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Old 26th Aug 2008, 17:36
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"Looks pretty like 36L to me ?"

NigelOnDraft

Are you saying that you personally recognise the area seen in the background of this photo (which is not T4, which would be further down at the far end of the runway to the left of the photo) comprising various airport buildings, aircraft and a town immediately behind up to the horizon?
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Old 26th Aug 2008, 17:45
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All previous info indicated that the plane ended up in a ravine and there were some trees which it hit before going down there (as indicated by the ramp onlooker) but on this photo the tire tracks end up at some sort of an embankment. Does not quite match up huh?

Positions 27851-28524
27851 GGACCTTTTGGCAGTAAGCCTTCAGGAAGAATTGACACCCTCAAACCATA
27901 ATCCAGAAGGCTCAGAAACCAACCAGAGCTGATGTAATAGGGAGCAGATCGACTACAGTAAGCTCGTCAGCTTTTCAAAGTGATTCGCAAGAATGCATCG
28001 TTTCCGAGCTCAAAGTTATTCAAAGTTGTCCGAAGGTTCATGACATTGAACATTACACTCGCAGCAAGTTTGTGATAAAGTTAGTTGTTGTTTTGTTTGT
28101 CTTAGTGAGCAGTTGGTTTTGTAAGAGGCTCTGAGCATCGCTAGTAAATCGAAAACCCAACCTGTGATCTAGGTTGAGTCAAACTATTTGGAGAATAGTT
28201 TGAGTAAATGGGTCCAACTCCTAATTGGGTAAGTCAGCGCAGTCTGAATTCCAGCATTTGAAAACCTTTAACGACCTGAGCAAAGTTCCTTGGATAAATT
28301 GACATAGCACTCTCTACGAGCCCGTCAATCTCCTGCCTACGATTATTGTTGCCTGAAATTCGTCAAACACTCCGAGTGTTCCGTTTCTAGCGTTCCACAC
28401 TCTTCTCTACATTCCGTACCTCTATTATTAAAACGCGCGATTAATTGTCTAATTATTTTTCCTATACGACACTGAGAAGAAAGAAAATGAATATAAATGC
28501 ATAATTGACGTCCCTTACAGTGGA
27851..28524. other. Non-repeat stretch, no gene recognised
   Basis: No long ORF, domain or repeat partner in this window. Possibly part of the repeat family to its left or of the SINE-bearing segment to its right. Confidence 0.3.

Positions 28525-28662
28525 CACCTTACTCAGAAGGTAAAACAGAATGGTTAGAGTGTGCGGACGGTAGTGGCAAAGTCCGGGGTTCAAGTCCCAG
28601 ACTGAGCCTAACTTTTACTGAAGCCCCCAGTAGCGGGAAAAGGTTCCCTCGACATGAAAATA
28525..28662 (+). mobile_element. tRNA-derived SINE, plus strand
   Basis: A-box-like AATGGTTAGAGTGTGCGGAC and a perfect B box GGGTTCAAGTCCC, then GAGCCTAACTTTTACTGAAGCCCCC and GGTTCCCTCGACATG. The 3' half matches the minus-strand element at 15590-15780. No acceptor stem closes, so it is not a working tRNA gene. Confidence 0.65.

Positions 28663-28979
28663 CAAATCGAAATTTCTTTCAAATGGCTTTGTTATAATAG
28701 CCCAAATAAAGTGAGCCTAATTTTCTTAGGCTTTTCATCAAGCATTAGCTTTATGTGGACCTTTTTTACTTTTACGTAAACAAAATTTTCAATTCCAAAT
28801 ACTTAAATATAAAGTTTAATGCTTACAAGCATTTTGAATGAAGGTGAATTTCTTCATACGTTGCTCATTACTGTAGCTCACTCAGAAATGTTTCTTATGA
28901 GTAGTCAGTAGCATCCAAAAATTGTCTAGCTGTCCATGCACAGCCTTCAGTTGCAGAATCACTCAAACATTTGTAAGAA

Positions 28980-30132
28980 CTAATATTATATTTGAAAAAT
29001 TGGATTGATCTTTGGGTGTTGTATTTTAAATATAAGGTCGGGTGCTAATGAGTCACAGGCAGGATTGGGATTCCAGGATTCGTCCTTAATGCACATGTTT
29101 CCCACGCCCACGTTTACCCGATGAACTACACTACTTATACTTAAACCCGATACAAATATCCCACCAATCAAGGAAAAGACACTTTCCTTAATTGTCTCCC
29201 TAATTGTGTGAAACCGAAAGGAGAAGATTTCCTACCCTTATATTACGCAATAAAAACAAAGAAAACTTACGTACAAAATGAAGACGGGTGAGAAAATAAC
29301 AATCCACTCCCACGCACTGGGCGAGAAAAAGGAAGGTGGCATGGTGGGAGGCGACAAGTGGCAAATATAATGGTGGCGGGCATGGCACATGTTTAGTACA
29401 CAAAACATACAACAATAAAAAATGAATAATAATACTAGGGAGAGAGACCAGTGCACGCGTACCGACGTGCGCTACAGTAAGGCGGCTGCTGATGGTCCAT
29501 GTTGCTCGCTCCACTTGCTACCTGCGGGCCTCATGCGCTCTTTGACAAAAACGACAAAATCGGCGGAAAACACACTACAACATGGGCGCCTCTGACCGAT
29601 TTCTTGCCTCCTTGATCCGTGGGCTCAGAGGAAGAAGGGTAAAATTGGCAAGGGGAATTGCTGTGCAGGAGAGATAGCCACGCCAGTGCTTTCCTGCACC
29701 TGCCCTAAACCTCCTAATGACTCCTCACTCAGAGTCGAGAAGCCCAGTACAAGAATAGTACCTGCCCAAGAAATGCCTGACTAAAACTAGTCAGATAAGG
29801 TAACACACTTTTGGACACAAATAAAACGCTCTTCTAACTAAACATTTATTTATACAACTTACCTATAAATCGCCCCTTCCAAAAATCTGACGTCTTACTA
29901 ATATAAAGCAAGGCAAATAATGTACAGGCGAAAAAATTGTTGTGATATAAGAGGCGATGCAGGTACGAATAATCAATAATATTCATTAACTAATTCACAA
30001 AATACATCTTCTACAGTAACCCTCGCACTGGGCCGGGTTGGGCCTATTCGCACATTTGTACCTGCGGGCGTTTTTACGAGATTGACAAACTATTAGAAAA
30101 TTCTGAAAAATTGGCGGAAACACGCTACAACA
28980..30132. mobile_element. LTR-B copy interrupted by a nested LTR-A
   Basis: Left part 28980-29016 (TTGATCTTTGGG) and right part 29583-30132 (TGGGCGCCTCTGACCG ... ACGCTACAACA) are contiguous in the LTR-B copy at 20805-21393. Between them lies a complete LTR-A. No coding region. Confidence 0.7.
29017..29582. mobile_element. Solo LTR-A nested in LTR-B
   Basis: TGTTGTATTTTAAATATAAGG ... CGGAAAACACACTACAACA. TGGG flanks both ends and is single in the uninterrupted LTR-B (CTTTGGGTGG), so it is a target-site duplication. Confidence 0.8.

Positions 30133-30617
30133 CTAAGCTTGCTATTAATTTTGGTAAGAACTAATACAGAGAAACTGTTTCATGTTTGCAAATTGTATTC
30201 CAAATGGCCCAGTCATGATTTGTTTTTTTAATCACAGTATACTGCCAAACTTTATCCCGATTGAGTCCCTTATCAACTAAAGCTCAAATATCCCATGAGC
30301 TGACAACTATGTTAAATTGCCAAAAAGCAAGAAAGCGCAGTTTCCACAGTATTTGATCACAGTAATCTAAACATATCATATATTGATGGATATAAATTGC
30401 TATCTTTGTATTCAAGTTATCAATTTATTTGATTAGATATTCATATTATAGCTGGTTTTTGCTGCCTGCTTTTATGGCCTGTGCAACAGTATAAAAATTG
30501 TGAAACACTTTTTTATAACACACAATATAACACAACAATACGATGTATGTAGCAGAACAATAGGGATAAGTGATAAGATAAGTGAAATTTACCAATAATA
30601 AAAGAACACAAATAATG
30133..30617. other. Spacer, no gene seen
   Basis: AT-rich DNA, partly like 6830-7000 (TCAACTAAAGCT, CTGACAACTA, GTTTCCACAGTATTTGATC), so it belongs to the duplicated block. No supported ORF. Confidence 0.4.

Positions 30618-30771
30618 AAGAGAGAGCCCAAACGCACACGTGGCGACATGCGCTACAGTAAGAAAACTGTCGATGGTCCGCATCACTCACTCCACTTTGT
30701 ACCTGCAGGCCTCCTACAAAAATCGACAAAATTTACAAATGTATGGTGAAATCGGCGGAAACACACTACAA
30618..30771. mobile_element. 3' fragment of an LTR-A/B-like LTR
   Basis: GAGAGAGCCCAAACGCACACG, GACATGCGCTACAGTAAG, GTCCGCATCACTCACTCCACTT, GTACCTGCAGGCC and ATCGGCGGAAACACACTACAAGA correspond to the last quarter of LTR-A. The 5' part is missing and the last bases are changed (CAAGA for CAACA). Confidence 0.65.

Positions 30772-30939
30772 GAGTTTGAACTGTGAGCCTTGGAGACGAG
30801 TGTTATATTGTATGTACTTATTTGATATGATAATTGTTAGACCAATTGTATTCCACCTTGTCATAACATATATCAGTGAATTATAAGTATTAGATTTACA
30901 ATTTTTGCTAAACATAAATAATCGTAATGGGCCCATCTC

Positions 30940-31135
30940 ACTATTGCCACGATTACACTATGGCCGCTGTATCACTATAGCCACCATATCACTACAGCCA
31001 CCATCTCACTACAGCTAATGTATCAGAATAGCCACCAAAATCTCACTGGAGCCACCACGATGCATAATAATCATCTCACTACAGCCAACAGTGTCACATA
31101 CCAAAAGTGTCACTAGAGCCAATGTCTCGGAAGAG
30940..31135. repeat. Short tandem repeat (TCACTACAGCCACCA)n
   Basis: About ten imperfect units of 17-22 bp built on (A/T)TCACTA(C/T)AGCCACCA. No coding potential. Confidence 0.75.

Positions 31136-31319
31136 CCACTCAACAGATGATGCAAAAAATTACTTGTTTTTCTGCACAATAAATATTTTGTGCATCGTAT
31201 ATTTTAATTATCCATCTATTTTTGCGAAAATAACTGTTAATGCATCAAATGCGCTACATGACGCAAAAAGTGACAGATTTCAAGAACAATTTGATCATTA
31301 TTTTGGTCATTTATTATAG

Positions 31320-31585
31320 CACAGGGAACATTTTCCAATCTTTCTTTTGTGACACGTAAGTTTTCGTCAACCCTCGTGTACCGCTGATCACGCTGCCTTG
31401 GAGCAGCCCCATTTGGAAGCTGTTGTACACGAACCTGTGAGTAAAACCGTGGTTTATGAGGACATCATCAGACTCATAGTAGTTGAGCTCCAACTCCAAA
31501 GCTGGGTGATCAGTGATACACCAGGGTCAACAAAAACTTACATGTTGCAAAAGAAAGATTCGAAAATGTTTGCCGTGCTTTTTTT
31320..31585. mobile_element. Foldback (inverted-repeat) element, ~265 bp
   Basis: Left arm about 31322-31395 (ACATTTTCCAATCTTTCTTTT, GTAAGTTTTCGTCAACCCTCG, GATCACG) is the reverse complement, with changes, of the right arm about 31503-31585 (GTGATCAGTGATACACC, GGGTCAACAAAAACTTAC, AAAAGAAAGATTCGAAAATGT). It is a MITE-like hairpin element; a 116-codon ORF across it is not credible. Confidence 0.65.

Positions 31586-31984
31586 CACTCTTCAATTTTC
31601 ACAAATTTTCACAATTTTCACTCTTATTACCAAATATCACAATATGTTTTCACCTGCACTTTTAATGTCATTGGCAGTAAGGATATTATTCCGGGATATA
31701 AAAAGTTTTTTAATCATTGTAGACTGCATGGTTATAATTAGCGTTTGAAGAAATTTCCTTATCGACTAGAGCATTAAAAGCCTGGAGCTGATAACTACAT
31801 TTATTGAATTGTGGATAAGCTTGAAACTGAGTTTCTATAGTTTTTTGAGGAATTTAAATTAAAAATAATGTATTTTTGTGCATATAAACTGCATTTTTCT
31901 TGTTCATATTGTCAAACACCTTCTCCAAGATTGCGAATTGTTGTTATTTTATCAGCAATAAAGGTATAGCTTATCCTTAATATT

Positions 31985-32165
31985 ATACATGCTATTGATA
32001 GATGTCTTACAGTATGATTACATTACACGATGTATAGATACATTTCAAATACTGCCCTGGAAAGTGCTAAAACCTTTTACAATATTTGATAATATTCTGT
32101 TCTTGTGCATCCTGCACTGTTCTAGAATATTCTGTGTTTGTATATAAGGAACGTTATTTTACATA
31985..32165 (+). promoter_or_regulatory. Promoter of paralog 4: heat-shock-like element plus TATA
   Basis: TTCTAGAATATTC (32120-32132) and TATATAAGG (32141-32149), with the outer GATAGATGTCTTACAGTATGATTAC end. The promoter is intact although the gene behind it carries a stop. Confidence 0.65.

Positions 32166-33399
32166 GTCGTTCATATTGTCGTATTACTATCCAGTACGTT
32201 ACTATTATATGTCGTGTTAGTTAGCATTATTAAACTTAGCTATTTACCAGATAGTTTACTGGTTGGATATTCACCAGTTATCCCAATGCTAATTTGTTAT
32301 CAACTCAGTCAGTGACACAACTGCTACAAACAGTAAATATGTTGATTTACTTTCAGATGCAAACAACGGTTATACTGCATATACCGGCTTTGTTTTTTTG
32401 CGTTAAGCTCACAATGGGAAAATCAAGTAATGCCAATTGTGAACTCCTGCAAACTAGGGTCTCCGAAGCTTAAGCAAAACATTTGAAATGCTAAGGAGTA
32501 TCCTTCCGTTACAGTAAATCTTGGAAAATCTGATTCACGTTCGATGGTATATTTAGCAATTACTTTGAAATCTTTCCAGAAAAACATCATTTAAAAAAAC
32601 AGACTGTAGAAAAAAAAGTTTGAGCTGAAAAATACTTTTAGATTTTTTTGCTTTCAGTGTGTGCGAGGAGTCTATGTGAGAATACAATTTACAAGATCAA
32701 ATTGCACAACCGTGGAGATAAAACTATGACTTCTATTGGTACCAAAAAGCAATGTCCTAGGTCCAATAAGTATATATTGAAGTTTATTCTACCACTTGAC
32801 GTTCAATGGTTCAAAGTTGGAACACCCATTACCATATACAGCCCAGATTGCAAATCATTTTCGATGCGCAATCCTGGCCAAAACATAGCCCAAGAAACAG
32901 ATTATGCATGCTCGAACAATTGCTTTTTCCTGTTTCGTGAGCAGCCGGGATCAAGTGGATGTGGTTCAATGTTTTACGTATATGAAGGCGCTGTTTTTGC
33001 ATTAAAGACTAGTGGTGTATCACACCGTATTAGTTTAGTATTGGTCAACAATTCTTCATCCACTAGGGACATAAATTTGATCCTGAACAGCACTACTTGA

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Old 26th Aug 2008, 17:46
  #960 (permalink)  
 
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dba61. You made a statement-

The image above showing wheel marks alongside a runway cannot relate to the subject Spanair accident, not least because this is definitely not the same runway that was involved.

Rather than quiz Nigel on Draft on what he may recognise at Madrid would you be kind enough to explain yourself? Thank you.

xolodenko, The 'embankment' is the edge of a ravine - which goes downwards.